Aggregation and dissolution of 4 nm ZnO nanoparticles in aqueous environments: influence of pH, ionic strength, size, and adsorption of humic acid.Langmuir. 2011 May 17; 27(10):6059-68.L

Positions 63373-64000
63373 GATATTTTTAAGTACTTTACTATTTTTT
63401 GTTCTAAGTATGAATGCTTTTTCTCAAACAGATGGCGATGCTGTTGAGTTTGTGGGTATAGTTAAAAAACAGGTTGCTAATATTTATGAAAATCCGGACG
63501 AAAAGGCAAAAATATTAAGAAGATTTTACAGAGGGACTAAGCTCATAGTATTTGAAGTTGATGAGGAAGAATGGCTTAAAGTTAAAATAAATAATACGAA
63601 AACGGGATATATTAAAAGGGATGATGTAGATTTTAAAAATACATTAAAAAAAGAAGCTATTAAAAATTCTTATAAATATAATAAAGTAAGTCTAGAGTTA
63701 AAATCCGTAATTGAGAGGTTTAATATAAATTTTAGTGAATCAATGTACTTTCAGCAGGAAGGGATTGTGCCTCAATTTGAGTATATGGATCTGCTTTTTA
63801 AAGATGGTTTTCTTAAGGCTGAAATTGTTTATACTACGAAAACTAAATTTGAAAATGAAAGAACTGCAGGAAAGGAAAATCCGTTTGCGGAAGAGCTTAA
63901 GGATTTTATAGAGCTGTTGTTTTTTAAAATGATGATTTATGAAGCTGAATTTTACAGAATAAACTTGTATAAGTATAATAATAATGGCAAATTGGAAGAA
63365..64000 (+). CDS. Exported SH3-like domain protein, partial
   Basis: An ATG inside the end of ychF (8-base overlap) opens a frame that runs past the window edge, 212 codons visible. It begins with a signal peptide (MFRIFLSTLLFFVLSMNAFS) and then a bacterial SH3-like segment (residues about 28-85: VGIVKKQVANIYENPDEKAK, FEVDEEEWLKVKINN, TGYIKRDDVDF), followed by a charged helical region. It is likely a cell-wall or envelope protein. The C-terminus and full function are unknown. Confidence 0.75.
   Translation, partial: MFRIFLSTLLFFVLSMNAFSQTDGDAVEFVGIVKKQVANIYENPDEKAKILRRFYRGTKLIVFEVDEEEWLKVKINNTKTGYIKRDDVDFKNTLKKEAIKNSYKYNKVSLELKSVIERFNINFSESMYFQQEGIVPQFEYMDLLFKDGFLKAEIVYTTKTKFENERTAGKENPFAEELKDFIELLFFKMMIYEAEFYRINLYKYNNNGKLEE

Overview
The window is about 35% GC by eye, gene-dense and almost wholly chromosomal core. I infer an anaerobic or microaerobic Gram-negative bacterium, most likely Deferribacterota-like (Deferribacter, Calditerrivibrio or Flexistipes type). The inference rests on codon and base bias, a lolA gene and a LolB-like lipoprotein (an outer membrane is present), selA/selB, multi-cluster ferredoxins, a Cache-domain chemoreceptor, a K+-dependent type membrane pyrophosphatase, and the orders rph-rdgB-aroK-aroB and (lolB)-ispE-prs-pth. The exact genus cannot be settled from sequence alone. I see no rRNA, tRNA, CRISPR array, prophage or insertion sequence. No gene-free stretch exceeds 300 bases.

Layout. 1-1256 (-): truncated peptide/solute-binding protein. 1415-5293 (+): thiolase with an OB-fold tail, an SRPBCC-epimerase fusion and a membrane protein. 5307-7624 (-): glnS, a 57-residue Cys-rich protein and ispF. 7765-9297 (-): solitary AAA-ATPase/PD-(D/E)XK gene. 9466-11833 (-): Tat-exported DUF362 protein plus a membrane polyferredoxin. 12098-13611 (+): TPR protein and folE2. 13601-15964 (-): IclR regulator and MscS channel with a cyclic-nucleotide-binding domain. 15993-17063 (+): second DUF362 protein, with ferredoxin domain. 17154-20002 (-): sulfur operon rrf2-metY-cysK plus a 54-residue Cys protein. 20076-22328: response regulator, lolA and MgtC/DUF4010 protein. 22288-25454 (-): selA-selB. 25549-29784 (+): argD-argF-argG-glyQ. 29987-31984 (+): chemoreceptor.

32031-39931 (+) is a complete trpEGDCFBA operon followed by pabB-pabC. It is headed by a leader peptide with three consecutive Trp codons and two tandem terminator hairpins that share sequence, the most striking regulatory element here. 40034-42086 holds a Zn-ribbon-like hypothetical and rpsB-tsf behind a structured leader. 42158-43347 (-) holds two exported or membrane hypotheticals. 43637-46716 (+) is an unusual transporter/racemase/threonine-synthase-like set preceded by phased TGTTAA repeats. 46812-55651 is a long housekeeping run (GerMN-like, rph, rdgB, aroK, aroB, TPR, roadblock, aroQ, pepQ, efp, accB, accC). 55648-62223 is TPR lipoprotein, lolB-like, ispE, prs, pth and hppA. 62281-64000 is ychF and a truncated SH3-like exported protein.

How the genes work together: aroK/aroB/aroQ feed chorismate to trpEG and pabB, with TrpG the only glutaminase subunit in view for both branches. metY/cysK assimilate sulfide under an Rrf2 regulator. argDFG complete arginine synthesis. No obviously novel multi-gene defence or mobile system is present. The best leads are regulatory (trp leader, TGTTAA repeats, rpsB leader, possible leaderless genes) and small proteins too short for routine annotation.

Metal oxide nanoparticles are used in a wide range of commercial products, leading to an increased interest in the behavior of these materials in the aquatic environment. The current study focuses on the stability of some of the smallest ZnO nanomaterials, 4 ± 1 nm in diameter nanoparticles, in aqueous solutions as a function of pH and ionic strength as well as upon the adsorption of humic acid. Measurements of nanoparticle aggregation due to attractive particle-particle interactions show that ionic strength, pH, and adsorption of humic acid affect the aggregation of ZnO nanoparticles in aqueous solutions, which are consistent with the trends expected from Derjaguin-Landau-Verwey-Overbeek (DLVO) theory. Measurements of nanoparticle dissolution at both low and high pH show that zinc ions can be released into the aqueous phase and that humic acid under certain, but not all, conditions can increase Zn(2+)(aq) concentrations. Comparison of the dissolution of ZnO nanoparticles of different nanoparticle diameters, including those near 15 and 240 nm, shows that the smallest nanoparticles dissolve more readily. Although qualitatively this enhancement in dissolution can be predicted by classical thermodynamics, quantitatively it does not describe the dissolution behavior very well.